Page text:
Manikas Law August 2019

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August 2019

Criminal & Traffic Defense | Immigration | Personal Injury

A Right to Know An Overview of Virginia’s Law Changes This Summer

Every year, dozens of laws are passed and put into effect by our Virginia legislature, and every citizen has a right to know how these laws will affect them and their families. Unfortunately, laws that went into effect this July have not been widely published. (Even I had to do a little digging to find information!) Ignorance of the law isn’t a defense, yet, when you don’t knowwhat the laws are, you are not given a fair chance. Because of this, I’ve listed some of the latest laws below, including three I believe are some of the biggest items on the docket. 1. Reckless Driving Increases: As of July 1, drivers who fail tomove over or slow down for police, fire, EMS, or other emergency vehicles with flashing lights will be cited for reckless driving. With the addition of this law, Virginia has 16 different forms of reckless driving that motorists can be convicted of, and the penalty can carry a sentence of one year in jail. While this can promote safe driving, it also over-criminalizes mundane mistakes, like going over 80 mph because you neglected to look down at your speedometer for a fewminutes. In fact, reckless driving is one of the most common offenses I defend in court. This charge can be very disheartening for good people who find themselves making a small mistake on the road. It can even limit a person’s job options or volunteering at their kids’school! 2. CBDOil Legalization (HB 1251/SB 726): A practitioner can now issue written permission for a patient to use cannabid oil (CBD) or THC-A oil for any diagnosed condition. Previously, practitioners could

applies to reading emails or texting while driving through a construction zone when workers are present. 2. Reduced Sentencing (HB 188/SB 35): Your sentence can be reduced if you provide information that helps the investigation or prosecution of another individual who was“engaged in an act of violence”or who created and distributed controlled substances or marijuana. Adults convicted of misdemeanor violations for assault and battery and trespassing offenses must now submit their DNA for analysis. 4. Increased Reporting (HB 1266/SB 566): Law enforcement must report any arrests for trespassing or disorderly conduct to the Central Criminal Records Exchange. This includes fingerprints and photographs. You are guilty of a misdemeanor if you “knowingly and intentionally”fly a drone onto a different property and come within 50 feet of a house to“coerce, intimidate, or harass”someone or after you have been asked to stop. Persons must register on the Sex Offender and Crimes Against Minors Registry if they also take photos of a person without their permission with the drone. Please do not hesitate to reach out if you have any questions, and for further information on these laws, visit Virginia.gov. 5. Drone Regulations (HB 638/SB 526): 3. DNA Submissions (HB 1249/SB 565):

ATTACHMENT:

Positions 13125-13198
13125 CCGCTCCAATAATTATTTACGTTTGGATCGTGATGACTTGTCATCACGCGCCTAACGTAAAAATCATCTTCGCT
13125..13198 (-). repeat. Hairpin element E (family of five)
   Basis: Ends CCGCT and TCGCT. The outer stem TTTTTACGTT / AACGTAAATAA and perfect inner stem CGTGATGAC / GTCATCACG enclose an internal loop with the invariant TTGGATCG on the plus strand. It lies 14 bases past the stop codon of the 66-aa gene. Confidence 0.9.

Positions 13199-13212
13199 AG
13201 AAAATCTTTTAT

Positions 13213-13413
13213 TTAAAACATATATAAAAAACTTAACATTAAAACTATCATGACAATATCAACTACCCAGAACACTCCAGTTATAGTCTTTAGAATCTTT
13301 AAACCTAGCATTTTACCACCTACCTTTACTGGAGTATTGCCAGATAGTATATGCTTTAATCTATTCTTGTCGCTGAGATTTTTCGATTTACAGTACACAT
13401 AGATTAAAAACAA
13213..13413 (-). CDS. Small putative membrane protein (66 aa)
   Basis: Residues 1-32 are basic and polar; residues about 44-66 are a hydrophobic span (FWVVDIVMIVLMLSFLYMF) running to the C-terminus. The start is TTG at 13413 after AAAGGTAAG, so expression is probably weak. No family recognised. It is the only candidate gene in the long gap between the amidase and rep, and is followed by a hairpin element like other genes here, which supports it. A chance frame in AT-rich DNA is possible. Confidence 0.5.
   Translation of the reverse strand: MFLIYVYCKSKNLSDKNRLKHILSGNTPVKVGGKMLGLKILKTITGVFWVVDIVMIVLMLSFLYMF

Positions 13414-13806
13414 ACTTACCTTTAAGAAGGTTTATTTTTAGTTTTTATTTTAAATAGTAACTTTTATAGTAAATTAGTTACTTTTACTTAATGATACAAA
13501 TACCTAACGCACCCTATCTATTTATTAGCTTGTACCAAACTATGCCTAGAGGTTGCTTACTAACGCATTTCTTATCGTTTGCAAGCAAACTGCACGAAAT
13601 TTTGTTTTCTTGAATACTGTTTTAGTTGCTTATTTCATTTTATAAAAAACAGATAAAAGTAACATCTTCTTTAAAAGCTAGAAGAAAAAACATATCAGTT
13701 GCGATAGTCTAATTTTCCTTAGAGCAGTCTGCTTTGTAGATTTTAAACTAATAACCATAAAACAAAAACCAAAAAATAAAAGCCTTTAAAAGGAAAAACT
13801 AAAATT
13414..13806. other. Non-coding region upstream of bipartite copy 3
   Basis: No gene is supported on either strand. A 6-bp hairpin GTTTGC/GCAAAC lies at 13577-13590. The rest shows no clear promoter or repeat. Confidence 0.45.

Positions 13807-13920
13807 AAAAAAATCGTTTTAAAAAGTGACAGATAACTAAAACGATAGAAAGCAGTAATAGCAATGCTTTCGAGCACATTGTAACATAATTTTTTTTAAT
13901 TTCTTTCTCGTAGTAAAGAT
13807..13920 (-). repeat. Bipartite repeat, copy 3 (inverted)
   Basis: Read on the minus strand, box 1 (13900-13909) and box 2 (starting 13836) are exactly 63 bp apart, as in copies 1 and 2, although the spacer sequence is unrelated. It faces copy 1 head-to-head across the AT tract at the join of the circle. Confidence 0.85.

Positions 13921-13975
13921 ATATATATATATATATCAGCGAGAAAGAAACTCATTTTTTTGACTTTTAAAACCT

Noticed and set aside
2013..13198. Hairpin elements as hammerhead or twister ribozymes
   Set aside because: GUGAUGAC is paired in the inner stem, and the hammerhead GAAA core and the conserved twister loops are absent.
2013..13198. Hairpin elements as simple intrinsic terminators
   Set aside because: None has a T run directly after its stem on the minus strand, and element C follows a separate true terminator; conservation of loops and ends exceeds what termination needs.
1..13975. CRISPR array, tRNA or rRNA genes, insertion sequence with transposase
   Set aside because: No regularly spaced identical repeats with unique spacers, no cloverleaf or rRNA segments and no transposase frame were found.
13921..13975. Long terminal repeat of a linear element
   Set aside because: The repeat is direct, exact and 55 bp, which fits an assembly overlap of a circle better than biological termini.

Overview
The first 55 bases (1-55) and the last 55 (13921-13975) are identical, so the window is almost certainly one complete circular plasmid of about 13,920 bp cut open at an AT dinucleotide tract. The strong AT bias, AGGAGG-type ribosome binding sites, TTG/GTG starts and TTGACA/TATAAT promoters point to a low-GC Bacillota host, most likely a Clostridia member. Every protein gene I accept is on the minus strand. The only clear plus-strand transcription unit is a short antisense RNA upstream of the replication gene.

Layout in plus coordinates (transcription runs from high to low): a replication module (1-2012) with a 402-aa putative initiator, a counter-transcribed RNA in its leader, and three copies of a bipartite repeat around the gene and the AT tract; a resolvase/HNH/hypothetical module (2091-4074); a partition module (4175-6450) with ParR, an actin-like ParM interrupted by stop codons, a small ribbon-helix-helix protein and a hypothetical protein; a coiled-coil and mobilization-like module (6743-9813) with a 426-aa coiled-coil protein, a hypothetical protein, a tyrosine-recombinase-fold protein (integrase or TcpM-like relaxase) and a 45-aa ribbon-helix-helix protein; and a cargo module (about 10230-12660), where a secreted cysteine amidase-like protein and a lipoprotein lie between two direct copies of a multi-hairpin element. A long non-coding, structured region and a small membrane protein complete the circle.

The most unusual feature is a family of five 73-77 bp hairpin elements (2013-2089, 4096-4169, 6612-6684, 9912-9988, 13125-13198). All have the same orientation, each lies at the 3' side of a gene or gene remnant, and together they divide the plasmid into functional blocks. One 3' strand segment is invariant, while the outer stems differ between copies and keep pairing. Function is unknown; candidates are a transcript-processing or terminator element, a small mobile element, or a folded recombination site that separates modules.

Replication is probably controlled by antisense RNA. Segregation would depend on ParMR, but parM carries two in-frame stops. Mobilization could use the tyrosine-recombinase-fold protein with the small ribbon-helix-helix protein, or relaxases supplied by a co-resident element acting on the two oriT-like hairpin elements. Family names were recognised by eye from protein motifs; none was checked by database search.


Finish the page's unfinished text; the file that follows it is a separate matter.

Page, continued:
dispensaries can also distribute a 90-day supply, rather than the previously allowed 30-day supply. This law change is a step toward the decriminalization of this safe medication, but it does have some limits. You could find yourself facing legal trouble if you do not have written permission from a medical professional — this includes physical therapists and physician’s assistants. Please be careful when ordering or purchasing this product, as the law is still catching up to the market and science. 3. Grand Larceny Jump (HB 1550/SB 105): The threshold for a theft to be considered grand larceny was risen from $200 to $500. This is a vital change in the law, as even very minor thefts could include products over $200. This previously raised the charge to a more detrimental label.

Below is a list of additional law changes:

1. Work Zones and Phones (HB 1525):

Holding a cellphone while driving through a Virginia road work zone is now against the law, and you could face a $250 fine. This also

-Kyle Manikas

only permit this if a person exhibited symptoms of epilepsy. In addition,

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